3:07pm PT by Katie Kilkenny
HBO to Staff All Sex Scenes With Intimacy Coordinator
After the second season of The Deuce piloted the practice, HBO decided to staff every one of its television shows and films that have intimate scenes going forward with an intimacy coordinator.
The network on Thursday announced its decision via its public relations Twitter account after Rolling Stone published a story about the pay cable network's work with Deuce intimacy coordinator Alicia Rodis. "As reported in @RollingStone, all @HBO programs with intimate scenes will be staffed by an intimacy coordinator," HBO PR tweeted.
Since working on The Deuce, a series about the burgeoning porn industry in New York in the 1970s, Rodis has worked on intimate scenes on Crashing, the upcoming Watchmen series and the Deadwood movie, The Hollywood Reporter has confirmed. Rodis is additionally training new intimacy coordinators to be on hand during the production of the upcoming crime drama Jett and the Drake executive-produced high school series Euphoria.
The Deuce star Emily Meade, who plays the prostitute turned porn star Lori on the show, initiated Rodis' initial hire when she asked the show's co-creators and HBO for an "advocate purely for sexual scenes," as she told HBO's Ashley Morton in an interview. Following the onset of the #MeToo movement, Meade began questioning why stunt coordinators were nearly always on hand for small stunts, but no one had been enlisted to protect those involved in sex scenes.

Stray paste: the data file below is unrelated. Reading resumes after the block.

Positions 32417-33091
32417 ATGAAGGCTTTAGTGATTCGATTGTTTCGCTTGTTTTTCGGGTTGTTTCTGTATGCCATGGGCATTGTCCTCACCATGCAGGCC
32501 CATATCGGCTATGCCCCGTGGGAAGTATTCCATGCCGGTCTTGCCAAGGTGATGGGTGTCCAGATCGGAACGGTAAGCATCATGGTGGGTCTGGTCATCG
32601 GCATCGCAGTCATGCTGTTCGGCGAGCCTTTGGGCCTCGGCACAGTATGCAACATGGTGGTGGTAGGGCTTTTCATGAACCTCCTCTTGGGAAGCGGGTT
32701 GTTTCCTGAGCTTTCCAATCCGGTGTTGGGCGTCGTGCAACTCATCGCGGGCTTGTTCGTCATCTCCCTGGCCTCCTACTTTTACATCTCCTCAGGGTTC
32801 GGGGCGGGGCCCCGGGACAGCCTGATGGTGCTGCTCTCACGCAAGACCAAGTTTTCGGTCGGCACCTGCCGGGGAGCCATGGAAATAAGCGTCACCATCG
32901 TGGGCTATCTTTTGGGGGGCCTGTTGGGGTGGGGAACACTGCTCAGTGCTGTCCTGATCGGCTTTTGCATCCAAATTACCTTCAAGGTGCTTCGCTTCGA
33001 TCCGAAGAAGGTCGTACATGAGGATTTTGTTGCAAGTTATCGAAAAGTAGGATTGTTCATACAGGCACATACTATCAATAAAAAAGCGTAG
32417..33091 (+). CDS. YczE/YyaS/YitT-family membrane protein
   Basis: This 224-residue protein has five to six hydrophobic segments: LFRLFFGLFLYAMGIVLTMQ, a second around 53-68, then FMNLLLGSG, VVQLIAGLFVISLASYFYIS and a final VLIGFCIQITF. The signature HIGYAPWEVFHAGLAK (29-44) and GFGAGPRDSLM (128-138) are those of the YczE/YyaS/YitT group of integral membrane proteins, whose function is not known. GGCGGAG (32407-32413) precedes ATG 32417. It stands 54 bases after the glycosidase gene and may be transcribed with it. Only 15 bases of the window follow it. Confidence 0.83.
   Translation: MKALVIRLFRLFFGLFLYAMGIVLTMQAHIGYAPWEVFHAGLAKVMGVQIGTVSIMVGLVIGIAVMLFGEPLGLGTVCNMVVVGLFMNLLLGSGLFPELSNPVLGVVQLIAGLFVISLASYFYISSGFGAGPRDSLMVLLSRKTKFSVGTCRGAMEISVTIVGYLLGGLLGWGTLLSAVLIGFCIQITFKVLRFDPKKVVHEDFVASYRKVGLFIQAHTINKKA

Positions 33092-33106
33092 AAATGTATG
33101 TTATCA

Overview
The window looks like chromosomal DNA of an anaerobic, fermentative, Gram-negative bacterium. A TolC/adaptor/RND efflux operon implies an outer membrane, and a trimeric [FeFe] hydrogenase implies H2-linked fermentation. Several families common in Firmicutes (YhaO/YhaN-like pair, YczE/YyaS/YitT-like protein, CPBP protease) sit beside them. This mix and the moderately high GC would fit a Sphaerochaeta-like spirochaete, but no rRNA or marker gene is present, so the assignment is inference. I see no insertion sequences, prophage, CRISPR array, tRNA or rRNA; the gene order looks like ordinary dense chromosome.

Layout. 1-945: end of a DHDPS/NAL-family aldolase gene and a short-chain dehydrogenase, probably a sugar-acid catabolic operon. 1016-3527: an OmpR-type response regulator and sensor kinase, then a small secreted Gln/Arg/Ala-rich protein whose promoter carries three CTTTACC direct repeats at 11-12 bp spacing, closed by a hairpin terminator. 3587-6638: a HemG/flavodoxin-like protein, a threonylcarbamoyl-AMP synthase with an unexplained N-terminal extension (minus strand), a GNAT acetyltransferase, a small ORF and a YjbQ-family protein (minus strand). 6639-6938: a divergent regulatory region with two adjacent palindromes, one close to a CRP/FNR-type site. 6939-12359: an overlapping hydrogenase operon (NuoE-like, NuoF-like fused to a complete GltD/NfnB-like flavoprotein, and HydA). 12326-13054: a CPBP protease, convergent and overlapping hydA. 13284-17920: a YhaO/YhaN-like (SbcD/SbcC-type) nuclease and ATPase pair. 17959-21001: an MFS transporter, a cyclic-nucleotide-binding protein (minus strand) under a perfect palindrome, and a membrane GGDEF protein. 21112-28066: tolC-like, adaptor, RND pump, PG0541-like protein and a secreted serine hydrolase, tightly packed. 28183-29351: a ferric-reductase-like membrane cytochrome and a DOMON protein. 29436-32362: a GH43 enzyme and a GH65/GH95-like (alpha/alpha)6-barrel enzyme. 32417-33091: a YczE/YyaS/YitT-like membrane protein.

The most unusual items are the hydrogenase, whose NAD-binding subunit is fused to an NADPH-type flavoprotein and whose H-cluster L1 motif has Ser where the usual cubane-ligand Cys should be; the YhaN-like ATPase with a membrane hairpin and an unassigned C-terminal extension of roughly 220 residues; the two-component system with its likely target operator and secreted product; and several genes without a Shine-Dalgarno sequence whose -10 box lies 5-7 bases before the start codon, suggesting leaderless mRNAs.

"When it comes to sexuality, which is one of the most vulnerable things for all humans, men and women, there’s really no system. There’s never been a person required to be there to protect and bring expertise," she said.
HBO found Rodis via her two-year-old nonprofit Intimacy Directors International, which aims to codify standards for sex scenes in theater and film and protect against sexual abuse on-set. Deuce co-creator David Simon has since told Rolling Stone that he will never work without an intimacy coordinator again.
"Because the truth is, we knew we were asking a lot of actors and directors and crew in terms of professionalism and to deliver this material bluntly and honestly. But you can ask all you want — at a certain point everybody has to trust everybody," he said.
Rodis' role on the show initially made headlines when The New York Times published an opinion story from an actress who had played a "female prison guard" in an X-rated movie on The Deuce and worked with Rodis.
"Ms. Rodis made sure I realized what was coming across on camera. I did, and kept going; it was a choice I felt empowered to make," the author, Margaret Judson, wrote.